The passing of American novelist Harper Lee last Friday hit me harder then other celebrity deaths. The author of ,“To Kill a Mockingbird”, was way ahead of her time.
The Pulitzer Prize winning novel was published right at the onset of the Civil Rights Movement in the 60’s. It challenged many social norms in the south and tackled the issues of racial injustice, class, and gender roles.
It couldn’t have come at a better time and became even more popular when the Academy Award winning adaptation was released in 1962. Today, I don’t know anyone who went to school without having to read the novel or watch the film.
Now, back to my original point - when I learned of Harper Lee’s death it struck me as a reminder that we still struggle with the same issues almost 60 years later. Racial injustice is a huge talking point in the news today. From Donald Trump wanting all Muslims to wear tags, to officers killing innocent minorities using excess force. The wage gap between the highest earning 1 percent and the middle class seems to grow wider year after year.
Gender roles in today’s society are also a hot topic with feminist movements and social justice movements making noise all around the world.
These are the same themes that Harper Lee tackled in, “To Kill a Mockingbird”, so when I heard of her death that was the first thing that popped into my head. I couldn’t help but think that Harper Lee’s message has not fully been realized or understood.
But, on the brighter side, society is very different than it was 60 years ago and I truly believe “To Kill a Mockingbird” had something to do with that. I believe that Harper Lee’s death inspired the same thoughts that I have and has served as a reminder to all of us, that there is still a ton of work to be done.
“To Kill a Mockingbird” is still the most widely read novel by schoolchildren and a 1991 survey by the Book of the Month Club and The Library of Congress Center for the Book found that, “To Kill a Mockingbird”, was rated behind only the Bible in books that are "most often cited as making a difference”. So, why don’t we practice what we preach and continue to fight for justice in all areas of life.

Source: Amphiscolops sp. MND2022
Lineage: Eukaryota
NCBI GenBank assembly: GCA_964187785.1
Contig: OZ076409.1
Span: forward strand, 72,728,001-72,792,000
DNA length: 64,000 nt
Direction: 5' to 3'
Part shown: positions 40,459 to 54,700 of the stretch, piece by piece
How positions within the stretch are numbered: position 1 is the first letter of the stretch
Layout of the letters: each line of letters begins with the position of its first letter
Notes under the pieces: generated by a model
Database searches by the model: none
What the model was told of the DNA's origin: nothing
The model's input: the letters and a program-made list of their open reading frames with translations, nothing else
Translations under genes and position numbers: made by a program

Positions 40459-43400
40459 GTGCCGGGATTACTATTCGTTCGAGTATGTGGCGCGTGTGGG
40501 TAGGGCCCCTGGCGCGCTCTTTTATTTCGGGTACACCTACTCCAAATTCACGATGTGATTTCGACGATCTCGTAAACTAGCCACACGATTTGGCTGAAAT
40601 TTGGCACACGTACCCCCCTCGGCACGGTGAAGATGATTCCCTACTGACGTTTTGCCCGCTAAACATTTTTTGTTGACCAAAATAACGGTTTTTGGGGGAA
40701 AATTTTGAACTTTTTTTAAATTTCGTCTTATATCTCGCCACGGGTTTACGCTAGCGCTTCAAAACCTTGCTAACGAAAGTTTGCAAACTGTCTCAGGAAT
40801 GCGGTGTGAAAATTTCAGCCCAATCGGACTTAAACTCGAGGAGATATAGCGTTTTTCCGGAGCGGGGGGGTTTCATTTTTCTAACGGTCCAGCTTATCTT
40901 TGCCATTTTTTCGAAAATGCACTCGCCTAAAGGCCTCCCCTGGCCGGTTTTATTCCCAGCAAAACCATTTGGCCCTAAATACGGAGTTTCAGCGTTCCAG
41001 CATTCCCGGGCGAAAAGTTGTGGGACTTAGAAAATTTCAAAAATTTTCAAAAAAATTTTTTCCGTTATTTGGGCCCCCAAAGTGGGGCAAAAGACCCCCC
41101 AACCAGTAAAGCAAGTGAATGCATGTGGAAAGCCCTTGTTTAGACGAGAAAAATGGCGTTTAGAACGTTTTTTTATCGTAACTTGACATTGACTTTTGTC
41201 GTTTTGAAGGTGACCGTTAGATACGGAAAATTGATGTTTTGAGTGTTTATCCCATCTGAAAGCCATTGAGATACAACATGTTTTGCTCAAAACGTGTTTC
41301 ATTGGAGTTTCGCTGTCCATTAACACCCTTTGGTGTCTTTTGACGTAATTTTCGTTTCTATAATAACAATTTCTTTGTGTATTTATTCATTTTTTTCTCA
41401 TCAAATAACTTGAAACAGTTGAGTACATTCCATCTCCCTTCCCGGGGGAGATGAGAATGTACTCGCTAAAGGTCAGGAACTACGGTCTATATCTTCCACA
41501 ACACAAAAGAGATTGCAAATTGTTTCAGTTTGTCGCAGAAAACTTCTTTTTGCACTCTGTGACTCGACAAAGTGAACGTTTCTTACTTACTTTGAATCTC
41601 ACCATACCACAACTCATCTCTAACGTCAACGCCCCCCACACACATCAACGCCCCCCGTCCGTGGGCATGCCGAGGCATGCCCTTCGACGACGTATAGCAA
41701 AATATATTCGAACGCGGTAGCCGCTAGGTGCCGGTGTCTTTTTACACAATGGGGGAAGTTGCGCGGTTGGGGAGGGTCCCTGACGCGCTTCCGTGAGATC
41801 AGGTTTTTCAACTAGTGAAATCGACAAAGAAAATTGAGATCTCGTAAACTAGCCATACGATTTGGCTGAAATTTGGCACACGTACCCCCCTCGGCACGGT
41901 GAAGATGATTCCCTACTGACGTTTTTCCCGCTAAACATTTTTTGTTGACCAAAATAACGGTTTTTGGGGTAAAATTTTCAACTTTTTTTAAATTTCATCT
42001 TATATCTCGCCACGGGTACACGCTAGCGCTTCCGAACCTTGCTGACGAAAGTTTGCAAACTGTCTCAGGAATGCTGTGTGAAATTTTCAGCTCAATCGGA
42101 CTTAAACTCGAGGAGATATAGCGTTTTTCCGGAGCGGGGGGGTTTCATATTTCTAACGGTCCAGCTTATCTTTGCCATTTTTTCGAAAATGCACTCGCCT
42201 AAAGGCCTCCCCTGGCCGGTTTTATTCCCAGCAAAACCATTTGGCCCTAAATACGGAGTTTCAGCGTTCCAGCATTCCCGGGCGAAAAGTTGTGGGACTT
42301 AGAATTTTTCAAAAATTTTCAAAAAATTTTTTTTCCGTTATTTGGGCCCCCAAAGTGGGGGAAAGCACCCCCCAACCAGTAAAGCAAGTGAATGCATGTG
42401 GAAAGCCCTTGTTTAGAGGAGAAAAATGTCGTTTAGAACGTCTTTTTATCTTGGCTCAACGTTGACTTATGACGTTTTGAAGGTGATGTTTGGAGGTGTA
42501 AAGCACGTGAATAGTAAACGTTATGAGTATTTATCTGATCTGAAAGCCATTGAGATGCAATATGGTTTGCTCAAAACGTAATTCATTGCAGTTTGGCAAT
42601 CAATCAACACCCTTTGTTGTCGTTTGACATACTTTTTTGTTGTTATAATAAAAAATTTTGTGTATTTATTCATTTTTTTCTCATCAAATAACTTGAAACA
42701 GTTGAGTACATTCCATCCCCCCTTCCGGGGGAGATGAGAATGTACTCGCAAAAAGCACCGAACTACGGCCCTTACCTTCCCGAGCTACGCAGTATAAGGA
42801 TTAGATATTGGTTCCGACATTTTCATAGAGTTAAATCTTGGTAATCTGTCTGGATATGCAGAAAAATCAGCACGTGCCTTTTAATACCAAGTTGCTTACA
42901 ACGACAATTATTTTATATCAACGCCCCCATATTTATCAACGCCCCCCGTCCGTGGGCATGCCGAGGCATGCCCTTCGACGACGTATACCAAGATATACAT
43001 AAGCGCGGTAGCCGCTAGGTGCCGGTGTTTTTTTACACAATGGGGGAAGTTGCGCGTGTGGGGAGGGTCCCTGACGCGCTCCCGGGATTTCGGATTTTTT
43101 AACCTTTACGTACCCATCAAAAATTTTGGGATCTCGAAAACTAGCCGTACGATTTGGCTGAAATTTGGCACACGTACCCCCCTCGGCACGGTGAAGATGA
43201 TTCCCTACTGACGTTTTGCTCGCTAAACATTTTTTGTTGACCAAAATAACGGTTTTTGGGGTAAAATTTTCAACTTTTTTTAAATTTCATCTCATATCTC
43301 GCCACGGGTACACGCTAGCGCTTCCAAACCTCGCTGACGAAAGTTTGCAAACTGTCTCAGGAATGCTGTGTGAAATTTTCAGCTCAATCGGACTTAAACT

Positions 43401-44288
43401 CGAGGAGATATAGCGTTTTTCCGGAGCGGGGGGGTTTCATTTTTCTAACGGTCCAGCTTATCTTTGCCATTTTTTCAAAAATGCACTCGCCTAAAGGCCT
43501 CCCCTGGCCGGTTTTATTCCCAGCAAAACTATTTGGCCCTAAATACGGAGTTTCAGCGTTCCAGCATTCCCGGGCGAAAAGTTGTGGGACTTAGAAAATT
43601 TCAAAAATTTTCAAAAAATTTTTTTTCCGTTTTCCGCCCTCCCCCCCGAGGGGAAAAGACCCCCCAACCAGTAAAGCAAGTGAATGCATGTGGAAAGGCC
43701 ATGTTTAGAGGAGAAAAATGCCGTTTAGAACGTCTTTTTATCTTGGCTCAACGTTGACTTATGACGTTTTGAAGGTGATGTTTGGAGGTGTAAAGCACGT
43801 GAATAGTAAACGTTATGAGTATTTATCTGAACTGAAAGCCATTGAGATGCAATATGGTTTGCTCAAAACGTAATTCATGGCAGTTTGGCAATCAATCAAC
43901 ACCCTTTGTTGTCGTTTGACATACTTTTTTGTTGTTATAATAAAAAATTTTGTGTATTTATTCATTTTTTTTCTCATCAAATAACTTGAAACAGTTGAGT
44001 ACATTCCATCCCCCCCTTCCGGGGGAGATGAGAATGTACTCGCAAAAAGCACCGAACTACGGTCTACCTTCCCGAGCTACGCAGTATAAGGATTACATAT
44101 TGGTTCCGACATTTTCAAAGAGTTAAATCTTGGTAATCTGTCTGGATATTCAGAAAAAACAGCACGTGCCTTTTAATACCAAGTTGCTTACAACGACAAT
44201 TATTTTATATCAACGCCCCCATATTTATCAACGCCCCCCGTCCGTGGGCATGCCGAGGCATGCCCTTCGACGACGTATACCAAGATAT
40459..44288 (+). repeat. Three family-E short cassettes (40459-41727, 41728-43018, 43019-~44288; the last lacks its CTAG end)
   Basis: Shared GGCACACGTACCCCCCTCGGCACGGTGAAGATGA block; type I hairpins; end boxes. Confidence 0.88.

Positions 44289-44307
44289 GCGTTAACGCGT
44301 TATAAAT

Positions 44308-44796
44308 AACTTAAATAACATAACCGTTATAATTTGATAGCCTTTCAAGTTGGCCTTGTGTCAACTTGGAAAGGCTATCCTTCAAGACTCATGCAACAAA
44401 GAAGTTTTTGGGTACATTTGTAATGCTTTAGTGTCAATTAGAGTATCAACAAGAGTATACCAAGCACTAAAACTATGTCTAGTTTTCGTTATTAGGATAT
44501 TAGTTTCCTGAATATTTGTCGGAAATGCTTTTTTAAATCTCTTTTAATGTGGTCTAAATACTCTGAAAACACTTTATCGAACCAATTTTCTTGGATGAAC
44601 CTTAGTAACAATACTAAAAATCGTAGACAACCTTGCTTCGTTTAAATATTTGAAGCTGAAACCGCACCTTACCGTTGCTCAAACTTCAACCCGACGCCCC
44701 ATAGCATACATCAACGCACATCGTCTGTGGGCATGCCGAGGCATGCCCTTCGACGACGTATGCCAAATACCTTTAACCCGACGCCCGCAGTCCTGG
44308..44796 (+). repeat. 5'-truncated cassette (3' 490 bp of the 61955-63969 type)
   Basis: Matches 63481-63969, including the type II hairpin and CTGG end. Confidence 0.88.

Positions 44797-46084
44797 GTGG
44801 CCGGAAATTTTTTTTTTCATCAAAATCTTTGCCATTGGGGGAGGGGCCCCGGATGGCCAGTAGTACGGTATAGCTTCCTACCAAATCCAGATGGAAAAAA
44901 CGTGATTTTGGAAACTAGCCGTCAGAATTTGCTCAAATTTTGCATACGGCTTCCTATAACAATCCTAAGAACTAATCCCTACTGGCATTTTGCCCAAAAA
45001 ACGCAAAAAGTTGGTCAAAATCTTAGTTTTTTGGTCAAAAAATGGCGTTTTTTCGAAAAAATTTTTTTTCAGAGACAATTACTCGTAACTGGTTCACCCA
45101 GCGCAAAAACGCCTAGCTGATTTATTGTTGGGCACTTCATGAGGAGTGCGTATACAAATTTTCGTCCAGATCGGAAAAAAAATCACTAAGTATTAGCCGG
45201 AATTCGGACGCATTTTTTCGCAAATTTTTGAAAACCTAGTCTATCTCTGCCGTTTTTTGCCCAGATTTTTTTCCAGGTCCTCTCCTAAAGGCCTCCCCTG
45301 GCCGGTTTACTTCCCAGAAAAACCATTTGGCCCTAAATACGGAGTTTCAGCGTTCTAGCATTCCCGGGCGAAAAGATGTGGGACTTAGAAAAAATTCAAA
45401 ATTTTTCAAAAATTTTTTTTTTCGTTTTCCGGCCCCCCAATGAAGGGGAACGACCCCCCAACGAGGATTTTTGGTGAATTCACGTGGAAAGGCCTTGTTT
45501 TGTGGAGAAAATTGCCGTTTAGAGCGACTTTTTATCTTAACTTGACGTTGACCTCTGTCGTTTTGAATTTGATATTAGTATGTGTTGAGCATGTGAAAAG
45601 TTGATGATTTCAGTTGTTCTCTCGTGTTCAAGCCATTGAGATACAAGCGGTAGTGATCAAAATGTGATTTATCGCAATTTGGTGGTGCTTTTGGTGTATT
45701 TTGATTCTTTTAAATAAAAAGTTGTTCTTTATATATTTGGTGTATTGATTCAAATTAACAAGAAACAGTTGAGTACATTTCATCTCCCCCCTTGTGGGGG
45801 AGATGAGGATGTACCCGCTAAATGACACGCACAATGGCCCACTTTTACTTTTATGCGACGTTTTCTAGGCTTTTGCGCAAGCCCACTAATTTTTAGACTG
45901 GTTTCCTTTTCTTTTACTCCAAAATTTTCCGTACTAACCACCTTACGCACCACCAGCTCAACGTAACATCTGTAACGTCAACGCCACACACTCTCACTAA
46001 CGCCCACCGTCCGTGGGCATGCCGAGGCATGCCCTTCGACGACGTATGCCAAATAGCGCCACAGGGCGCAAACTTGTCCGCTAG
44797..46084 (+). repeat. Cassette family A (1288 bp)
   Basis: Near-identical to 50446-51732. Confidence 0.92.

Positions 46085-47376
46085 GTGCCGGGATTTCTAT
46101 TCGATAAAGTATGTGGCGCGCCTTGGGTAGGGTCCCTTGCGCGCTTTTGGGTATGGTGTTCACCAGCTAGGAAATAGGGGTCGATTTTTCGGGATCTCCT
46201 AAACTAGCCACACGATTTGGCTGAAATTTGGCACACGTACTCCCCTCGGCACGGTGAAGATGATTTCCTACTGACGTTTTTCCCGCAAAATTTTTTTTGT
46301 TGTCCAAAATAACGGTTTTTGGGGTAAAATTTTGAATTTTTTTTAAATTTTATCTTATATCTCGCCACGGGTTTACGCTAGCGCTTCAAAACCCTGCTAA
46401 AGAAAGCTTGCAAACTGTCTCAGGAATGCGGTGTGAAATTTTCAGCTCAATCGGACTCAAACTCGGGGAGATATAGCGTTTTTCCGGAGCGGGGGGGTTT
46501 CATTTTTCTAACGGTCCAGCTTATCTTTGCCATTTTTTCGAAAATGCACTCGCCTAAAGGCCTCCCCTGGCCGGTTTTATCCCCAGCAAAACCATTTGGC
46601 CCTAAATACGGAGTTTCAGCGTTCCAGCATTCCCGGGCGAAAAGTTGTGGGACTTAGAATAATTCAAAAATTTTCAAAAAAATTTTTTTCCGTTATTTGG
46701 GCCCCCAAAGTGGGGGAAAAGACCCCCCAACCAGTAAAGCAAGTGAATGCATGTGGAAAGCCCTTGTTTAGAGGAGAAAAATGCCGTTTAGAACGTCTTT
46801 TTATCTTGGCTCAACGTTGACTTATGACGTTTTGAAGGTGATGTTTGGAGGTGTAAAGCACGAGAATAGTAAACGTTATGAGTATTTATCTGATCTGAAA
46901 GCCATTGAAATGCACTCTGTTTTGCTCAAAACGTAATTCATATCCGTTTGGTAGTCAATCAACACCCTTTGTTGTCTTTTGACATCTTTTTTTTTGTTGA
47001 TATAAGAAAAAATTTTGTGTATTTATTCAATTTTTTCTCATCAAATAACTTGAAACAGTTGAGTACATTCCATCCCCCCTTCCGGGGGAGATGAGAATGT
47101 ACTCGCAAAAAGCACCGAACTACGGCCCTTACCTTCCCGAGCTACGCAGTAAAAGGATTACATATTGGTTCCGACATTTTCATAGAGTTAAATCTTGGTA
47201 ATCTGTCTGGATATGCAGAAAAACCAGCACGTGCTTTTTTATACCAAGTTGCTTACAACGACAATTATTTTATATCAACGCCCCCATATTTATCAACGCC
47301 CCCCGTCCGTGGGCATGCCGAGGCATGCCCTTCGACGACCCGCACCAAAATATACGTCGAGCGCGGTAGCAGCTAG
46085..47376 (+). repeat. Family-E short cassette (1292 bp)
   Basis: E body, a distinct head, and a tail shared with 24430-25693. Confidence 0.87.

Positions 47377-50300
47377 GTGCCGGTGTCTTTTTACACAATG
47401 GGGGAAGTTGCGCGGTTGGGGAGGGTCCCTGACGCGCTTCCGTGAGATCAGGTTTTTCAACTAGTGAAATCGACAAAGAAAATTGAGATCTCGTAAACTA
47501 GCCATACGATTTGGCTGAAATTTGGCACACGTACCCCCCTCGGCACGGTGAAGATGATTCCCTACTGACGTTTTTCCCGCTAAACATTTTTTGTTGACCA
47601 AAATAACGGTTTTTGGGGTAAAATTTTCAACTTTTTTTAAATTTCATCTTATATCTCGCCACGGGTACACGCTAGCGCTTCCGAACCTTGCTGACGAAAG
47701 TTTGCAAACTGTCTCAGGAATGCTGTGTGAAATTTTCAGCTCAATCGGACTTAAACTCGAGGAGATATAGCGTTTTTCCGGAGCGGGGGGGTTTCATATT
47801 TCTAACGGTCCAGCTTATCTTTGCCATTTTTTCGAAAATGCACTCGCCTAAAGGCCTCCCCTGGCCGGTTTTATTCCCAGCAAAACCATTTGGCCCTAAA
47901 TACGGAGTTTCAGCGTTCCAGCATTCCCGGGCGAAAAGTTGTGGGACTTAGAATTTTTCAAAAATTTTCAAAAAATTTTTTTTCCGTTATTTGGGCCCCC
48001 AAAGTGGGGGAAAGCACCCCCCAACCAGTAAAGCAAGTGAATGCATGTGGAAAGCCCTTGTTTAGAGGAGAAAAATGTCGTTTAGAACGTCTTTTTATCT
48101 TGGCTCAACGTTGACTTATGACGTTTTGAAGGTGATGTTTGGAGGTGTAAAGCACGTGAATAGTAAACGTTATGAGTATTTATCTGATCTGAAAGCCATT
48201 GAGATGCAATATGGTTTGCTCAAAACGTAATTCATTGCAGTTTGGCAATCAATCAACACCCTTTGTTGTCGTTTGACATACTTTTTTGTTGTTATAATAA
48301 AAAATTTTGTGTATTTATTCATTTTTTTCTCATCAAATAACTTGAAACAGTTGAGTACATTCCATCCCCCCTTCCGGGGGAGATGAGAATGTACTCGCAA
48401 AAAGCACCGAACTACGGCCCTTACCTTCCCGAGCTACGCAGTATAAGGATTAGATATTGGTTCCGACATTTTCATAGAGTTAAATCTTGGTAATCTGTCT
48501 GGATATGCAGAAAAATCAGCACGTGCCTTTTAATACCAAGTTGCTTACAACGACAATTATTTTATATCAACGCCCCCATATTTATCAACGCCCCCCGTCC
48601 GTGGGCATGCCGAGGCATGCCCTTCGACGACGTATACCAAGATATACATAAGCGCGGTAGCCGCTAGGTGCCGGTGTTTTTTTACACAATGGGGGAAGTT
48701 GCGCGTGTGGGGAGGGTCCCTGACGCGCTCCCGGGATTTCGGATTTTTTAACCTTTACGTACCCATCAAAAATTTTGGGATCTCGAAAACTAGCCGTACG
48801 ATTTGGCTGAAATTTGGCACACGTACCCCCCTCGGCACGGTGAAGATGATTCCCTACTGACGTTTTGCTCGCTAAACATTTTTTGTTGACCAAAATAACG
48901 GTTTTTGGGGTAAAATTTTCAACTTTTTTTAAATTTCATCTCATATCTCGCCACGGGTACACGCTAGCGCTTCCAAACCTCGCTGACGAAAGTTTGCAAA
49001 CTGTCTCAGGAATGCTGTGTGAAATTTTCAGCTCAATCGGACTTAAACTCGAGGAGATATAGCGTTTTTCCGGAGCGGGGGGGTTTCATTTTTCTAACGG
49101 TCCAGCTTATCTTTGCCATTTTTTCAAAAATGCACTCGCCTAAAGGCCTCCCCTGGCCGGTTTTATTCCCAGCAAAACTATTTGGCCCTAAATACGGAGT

Valentine’s Day. What comes to mind when you think about Valentine’s Day? Love? Maybe. Family, friends? Maybe. You might have forgot about it until now and are about to rush to the store to buy your significant other something. Maybe you’re single this year and Valentine’s Day just brings up memories you were trying your best to forget. You see, Valentine’s Day can be a very polarizing holiday. If it can even be called a holiday. You have your happy couples and then all of the lonely single people reminded of their loneliness everywhere they go that day. Sometimes it’s better to just stay home and try to avoid it all. Valentine’s Day used to feel like a holiday. I remember it had the same magic of other holidays such as Christmas or Thanksgiving. A day of happiness, a day of celebration, where the daily reminders of the brutal winter were forgotten for at least a few hours. Remember when we were young and every kid at school would have cards to pass out to all of their friends? Everyone was included and Valentine’s Day would be about what it was supposed to be about from the beginning, love. Not just love for a significant other, but love for friends, love for family, love for your neighbour, love for strangers. A celebration of love in general. Corporations looking for an easy money grab have done their best to belittle our celebration of love. It has turned into a day about spending money. About one-upping each other. Who has the better gift? Is this good enough? In fact, In the United States, the average Valentine’s spending has increased every year, from $108 a person in 2010 to $131 in 2013. In other countries, Valentine’s Day includes everyone. In Guatemala for example, February 14th is known as Affection Day and people perform acts of appreciation for their friends. In Finland and Estonia, Valentine’s Day is known as “Friend’s Day” and is more about remembering friends and not significant others. I say we bring back the magic of yesterday and this coming Sunday, remember that Valentine’s Day is a celebration of love. Do something kind for your neighbour. Tell your friends you appreciate them and give your dog that last piece of bacon sitting on the plate.